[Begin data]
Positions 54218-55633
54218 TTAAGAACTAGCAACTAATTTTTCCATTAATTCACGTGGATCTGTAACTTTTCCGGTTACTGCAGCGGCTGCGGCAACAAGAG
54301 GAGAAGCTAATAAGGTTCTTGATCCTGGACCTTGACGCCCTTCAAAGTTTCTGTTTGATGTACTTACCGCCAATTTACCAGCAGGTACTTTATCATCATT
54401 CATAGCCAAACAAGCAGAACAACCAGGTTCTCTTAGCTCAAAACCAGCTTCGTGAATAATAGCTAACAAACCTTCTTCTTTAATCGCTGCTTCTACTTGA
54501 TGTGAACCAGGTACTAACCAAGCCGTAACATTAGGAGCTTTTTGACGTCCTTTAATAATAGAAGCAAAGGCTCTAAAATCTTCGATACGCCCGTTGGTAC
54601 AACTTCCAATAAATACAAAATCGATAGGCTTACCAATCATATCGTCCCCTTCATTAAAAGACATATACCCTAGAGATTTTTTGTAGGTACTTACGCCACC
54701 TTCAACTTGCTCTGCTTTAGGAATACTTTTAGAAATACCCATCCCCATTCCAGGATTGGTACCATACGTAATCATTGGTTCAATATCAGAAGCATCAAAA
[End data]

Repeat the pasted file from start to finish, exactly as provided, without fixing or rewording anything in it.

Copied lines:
Positions 54218-55633
54218 TTAAGAACTAGCAACTAATTTTTCCATTAATTCACGTGGATCTGTAACTTTTCCGGTTACTGCAGCGGCTGCGGCAACAAGAG
54301 GAGAAGCTAATAAGGTTCTTGATCCTGGACCTTGACGCCCTTCAAAGTTTCTGTTTGATGTACTTACCGCCAATTTACCAGCAGGTACTTTATCATCATT
54401 CATAGCCAAACAAGCAGAACAACCAGGTTCTCTTAGCTCAAAACCAGCTTCGTGAATAATAGCTAACAAACCTTCTTCTTTAATCGCTGCTTCTACTTGA
54501 TGTGAACCAGGTACTAACCAAGCCGTAACATTAGGAGCTTTTTGACGTCCTTTAATAATAGAAGCAAAGGCTCTAAAATCTTCGATACGCCCGTTGGTAC
54601 AACTTCCAATAAATACAAAATCGATAGGCTTACCAATCATATCGTCCCCTTCATTAAAAGACATATACCCTAGAGATTTTTTGTAGGTACTTACGCCACC
54701 TTCAACTTGCTCTGCTTTAGGAATACTTTTAGAAATACCCATCCCCATTCCAGGATTGGTACCATACGTAATCATTGGTTCAATATCAGAAGCATCAAAA